And instead of telling him that, showing him her reality and her need, she takes down the green velvet drapes and makes it into an outlandish dress and hat. She tells Mammy that when she goes to visit Rhett, she needs to look like a queen.
And she does. She swans in and Rhett, who is “tired of seeing women in rags”, drinks her in with thirsty eyes. She tells him they’re doing well at Tara. She looks like they’re doing well. Everything’s just wonderful and she came into town because she wanted to see him, was thinking about him, worrying about him, missing him. She flirts, she fawns, she fibs. Caught up in her apparent tenderness, Rhett takes her hands in his…and discovers calluses and blisters. He discovers everything is not okay. He discovers that she’s here to flatter him out of the $300 – nothing to him, he loses nearly that daily at poker – that will save her farm and her family.
If she had asked him for the money, he would have given her the money. But because she attempted to deceive him, he won’t – and doesn’t – give her the money even though he wants to give her the money.
But Rhett won’t be Scarlett’s fool. He won’t be one more man she manipulates. He won’t be convinced or impressed by her virtuouso performance of a good Southern belle. He’s bored by belles. He respects a broad.
But Scarlett O’Hara is oblivious. She doesn’t realize that Rhett adores her exactly as she is and wants to love her madly. His most fervent desire was to adore and please her. He tells her this, years and years later, after their marriage has disintegrated and their daughter has died:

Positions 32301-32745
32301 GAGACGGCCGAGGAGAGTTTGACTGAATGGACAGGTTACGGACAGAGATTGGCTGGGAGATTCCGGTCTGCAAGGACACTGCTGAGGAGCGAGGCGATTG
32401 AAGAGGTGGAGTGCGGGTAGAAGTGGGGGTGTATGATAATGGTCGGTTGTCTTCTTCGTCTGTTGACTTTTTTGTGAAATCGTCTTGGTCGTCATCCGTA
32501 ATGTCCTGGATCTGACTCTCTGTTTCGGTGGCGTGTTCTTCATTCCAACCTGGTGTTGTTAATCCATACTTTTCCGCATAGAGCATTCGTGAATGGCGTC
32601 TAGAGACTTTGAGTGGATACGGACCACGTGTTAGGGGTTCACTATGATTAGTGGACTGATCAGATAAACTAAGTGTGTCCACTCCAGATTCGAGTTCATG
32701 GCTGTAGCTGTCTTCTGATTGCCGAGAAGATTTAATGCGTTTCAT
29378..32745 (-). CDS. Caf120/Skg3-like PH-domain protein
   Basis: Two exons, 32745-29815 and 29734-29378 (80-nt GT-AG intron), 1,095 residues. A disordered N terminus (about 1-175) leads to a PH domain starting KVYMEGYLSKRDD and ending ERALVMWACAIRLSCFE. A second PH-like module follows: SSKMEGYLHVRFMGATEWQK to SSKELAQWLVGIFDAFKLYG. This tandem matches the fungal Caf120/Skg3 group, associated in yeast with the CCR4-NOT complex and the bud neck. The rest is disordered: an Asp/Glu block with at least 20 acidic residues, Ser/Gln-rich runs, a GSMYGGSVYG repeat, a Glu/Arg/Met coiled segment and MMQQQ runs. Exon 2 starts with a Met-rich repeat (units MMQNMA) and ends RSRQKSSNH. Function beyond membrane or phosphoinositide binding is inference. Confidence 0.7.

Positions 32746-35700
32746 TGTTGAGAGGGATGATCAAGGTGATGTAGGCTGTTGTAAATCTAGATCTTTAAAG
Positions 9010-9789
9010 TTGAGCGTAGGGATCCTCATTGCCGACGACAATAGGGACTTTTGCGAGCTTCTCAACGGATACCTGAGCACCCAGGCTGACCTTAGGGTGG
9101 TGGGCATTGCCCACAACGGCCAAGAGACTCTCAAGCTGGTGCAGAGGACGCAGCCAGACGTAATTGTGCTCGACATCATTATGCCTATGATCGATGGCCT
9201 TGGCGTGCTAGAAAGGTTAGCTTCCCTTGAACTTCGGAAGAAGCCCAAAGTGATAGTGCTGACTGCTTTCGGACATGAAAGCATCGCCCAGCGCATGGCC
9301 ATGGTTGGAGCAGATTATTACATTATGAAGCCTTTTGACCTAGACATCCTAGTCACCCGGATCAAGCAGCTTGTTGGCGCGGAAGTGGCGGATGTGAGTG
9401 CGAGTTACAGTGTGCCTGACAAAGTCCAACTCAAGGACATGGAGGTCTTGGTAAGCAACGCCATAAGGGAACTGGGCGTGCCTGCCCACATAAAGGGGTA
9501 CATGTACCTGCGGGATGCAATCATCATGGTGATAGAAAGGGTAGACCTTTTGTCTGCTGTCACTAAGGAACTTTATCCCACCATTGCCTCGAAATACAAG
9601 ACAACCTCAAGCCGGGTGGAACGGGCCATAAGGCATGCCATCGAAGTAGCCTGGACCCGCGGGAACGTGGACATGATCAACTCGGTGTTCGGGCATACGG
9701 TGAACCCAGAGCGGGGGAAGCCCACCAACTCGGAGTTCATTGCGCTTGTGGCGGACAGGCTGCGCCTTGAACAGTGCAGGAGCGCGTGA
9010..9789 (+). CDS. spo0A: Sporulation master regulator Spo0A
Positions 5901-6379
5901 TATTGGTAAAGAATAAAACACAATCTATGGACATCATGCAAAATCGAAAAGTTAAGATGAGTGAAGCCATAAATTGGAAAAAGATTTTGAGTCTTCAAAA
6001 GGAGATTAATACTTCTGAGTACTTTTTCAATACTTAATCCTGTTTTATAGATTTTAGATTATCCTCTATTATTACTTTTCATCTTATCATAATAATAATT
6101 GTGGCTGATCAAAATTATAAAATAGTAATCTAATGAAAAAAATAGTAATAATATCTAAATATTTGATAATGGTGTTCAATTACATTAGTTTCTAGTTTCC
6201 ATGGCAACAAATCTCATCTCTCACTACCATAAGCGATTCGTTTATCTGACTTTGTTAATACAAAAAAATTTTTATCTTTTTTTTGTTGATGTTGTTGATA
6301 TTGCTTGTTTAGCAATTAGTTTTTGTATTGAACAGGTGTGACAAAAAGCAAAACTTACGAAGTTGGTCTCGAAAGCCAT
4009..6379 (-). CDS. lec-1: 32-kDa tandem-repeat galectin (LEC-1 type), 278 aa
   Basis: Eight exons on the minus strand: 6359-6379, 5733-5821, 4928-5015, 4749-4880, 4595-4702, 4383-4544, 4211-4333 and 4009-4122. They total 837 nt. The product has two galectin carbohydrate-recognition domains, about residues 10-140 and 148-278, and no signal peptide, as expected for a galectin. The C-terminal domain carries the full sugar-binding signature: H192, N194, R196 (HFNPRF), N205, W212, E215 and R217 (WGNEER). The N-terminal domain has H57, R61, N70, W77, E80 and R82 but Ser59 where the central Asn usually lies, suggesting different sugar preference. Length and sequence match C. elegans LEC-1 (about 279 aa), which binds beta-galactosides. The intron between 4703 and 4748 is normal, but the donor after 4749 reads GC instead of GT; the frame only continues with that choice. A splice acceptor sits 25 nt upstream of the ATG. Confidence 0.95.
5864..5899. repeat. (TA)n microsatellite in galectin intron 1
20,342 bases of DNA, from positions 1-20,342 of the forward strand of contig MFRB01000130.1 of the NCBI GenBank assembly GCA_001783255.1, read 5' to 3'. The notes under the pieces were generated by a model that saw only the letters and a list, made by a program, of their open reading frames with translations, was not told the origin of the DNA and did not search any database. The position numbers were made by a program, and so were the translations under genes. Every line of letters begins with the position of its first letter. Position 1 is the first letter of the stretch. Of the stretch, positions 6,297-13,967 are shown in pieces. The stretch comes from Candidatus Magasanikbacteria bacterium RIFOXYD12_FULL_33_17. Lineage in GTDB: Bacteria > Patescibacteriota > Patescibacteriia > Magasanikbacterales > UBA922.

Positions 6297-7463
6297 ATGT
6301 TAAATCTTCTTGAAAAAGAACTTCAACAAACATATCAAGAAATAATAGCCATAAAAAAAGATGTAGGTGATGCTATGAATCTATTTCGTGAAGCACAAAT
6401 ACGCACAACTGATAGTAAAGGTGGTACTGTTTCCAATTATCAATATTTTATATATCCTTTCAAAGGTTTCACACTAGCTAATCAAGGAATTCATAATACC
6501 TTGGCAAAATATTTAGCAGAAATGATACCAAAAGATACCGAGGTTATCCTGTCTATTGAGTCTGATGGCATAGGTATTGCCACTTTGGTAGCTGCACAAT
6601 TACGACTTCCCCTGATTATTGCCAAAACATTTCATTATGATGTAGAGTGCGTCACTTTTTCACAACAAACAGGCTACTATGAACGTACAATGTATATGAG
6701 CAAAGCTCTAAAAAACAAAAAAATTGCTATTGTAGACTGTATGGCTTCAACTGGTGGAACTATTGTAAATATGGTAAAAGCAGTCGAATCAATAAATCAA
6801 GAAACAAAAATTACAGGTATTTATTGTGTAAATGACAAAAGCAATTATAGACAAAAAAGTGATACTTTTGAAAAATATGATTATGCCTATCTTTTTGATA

It seems we’ve been at cross purposes, doesn’t it? But it’s no use now. As long as there was Bonnie, there was a chance that we might be happy. I liked to think that Bonnie was you, a little girl again, before the war, and poverty had done things to you. She was so like you, and I could pet her, and spoil her, as I wanted to spoil you. – Rhett, to Scarlett, right before he leaves her.
So that’s the thing about Scarlett O’Hara. She doesn’t know, she doesn’t believe, that her man wants to give her everything she desires, everything he can. She doesn’t believe she can get what she wants in the world by simply asking for it, needing it, desiring it, deserving it. And so she resorts to flattery and subterfuge, the tools of a disenfranchised, disenchanted woman.
Scarlett O’Hara is my evil twin.
Once upon a time, I tried to convince men. My man. My loverloverman. And then I realized I didn’t have to, because the very act of convincing unconvinced him. So I stopped convincing him. I stopped scheming and plotting to get what I wanted…and now I have to be careful about telling him what I want, because he will give it to me. Because he wants to give it to me.
This is important to know about your partner and your business and the world. You don’t need to write papers about films you haven’t seen or seduce anyone into anything.
(I’m keeping this at the fore of my mind when I write sales pages, which hithertofore have made me feel like Scarlett O’Hara’s evil twin. The antidote: no razmatazz or false scarcity. Just value, a letter to the person who needs my thing and for whom I made it, and a straightforward ask.)
(I’ll let you know how it goes.)